A soldier in the prone position uses his rifle to provide security for minefield laying.

Dutch engineers try to slow down or, better still, stop the enemy by using minefields.

Bundeswehr/Marco Dorow
Two soldiers provide security for minefield laying from their vehicle.

When tactics succeed: If the enemy is brought to a halt at the barrier, friendly artillery forces will be able to destroy him.

Bundeswehr/Marco Dorow

“Our barriers cause the enemy to lose momentum,” the Dutch engineers say. They force the attacker to regroup and change his tactics using wire obstacles and minefields. “Our goal is to canalise enemy forces into a direction where they are forced to stop and where friendly artillery can destroy them,” the section leader explains. VJTFVery High Readiness Joint Task Force combat units use soldiers from up to five nations for artillery fire missions alone.

The 'Wettiner Heide' exercise combines many aspects of training. Forces engaged in a direct one-on-one situation are equipped with laser systems for fast hit assessment. Forces providing long-range fire support, i. e. artillery, use real live ammunition. Another important aspect is dealt with in a realistic manner and is the actual focus of this exercise: Very large parts of the VJTFVery High Readiness Joint Task Force Brigade train outside the training area.

No Combat without Logistics

A helicopter on a field receives ammunition and fuel.

Logistic support must never be underestimated. Without ammunition, fuel and rations, combat grinds to a halt.

Bundeswehr/Marco Dorow
A tank sits on a heavy equipment transporter, a soldier loosens the lashing.

Combat support, for example the transport of heavy equipment such as a tank, as seen here, is an important part of the 'Wettiner Heide' exercise.

Bundeswehr/Marco Dorow

The multinational combat service support battalion is very large and includes 2,000 military personnel from five nations. Supply and logistics as well as combat service support in its entirety are absolute priorities of the exercise. One of the key questions is how multinational units must be set up in order to not only be able to fight together, but also to keep combat going for many days. "Logistics and supply chains are simulated as realistically as possible. How long does it really take for ammunition or fuel to arrive at the very front of the combat unit?" Krone points out the essence of the exercise.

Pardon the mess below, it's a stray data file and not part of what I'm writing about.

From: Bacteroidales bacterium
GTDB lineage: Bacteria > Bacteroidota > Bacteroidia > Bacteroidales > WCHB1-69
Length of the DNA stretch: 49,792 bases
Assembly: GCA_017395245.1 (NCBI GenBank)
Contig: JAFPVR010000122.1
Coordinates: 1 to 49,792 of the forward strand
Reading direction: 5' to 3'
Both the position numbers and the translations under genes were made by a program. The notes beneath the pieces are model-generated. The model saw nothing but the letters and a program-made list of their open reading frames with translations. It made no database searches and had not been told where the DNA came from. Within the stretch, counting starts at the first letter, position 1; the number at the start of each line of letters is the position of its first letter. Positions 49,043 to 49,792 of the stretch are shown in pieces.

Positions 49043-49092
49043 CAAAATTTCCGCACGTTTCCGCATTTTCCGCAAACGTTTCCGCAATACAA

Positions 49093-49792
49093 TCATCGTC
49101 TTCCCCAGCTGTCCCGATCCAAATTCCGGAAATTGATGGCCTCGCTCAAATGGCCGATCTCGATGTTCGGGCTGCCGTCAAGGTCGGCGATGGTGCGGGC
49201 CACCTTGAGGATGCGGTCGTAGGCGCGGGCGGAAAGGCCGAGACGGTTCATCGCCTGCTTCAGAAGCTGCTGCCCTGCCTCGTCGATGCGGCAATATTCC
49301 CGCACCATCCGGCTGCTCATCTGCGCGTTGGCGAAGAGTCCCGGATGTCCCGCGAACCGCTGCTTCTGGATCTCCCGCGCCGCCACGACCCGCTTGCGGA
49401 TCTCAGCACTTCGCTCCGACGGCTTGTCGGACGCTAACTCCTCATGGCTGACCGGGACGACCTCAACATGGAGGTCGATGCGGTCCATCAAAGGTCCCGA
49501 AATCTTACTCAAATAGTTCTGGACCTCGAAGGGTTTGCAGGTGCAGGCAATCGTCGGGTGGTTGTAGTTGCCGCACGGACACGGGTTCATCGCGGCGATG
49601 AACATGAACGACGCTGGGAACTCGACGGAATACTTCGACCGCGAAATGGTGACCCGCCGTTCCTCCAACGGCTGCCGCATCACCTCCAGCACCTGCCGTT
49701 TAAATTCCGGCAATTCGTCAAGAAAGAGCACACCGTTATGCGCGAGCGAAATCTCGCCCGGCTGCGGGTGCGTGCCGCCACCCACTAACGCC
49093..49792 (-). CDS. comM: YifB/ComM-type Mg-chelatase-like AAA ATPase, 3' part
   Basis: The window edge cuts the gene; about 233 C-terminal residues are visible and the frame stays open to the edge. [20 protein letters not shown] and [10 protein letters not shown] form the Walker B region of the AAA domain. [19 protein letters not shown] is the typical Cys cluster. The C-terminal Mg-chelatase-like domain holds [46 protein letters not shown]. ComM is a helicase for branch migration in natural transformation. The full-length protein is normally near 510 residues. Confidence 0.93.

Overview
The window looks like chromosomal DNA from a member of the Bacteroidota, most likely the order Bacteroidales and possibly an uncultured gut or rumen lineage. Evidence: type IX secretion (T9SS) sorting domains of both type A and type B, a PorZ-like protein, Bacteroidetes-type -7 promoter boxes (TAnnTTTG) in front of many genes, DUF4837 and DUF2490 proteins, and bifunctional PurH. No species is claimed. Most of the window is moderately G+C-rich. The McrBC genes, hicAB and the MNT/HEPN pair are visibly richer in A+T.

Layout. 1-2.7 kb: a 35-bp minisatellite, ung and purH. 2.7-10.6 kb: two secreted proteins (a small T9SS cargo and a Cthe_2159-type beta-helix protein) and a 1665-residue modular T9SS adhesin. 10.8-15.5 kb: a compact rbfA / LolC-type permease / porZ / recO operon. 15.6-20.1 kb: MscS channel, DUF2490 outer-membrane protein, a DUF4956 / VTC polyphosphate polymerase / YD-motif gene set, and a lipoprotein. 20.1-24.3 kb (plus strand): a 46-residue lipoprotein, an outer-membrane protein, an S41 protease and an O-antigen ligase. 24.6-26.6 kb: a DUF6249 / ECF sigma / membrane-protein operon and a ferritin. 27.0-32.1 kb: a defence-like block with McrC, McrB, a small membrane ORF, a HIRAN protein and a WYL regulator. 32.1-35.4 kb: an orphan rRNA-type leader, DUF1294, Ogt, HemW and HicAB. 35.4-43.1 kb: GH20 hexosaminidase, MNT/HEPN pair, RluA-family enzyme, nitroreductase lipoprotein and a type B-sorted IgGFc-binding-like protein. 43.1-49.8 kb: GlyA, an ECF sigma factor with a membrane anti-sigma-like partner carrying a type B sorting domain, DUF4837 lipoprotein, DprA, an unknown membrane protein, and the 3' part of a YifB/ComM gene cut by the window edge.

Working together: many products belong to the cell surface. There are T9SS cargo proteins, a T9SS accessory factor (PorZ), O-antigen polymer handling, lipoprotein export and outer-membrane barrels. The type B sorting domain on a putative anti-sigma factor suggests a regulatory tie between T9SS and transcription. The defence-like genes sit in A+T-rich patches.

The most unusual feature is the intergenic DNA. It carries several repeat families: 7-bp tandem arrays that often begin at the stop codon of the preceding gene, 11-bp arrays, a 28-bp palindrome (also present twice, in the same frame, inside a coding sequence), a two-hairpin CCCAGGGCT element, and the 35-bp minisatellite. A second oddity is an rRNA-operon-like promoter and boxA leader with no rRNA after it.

Ready for VJTFVery High Readiness Joint Task Force 2023

Soldiers stand next to each other on a square with flags, two other soldiers present certificates to them.

In an official ceremony, soldiers are being presented with NATO certificates on behalf of their units. The certification of capabilities shows that cooperation at NATO level is working.

Bundeswehr/Andre Klimke
Soldiers stand in dense smoke, firing a field howitzer from which a projectile is expelled with more smoke.

Belgian artillery soldiers with their light 105-mm field howitzer are also part of the VJTFVery High Readiness Joint Task Force Brigade.

Bundeswehr/Marco Dorow

The 'Wettiner Heide' full-strength exercise combines the 'Stolzer Wettiner' and 'Wettiner Schwert' exercises and finalises the operational readiness of the units and capabilities of the VJTFVery High Readiness Joint Task Force . With this certification, the soldiers have proven that they fulfil their mission as full-fledged NATO partners and that they are able to stand shoulder-to-shoulder with their partners in combat. Towards the end of the year, the VJTFVery High Readiness Joint Task Force certification process will be completed with the 'Cougar Sword' exercise, as part of which the command post, i. e. the command and control of the VJTFVery High Readiness Joint Task Force Brigade, will be certified. During the VJTFVery High Readiness Joint Task Force year 2023, the response time for the entire brigade will then be between two and seven days. For this purpose, the VJTFVery High Readiness Joint Task Force target strength will increase to up to 12,000 troops.

by René Hinz
Collective defence

Army forces with advanced basic capabilities for special operations

In 2023, 37 Armoured Infantry Brigade is part of NATO's rapid response force known as the Very High Readiness Joint Task Force (VJTFVery High Readiness Joint Task Force ).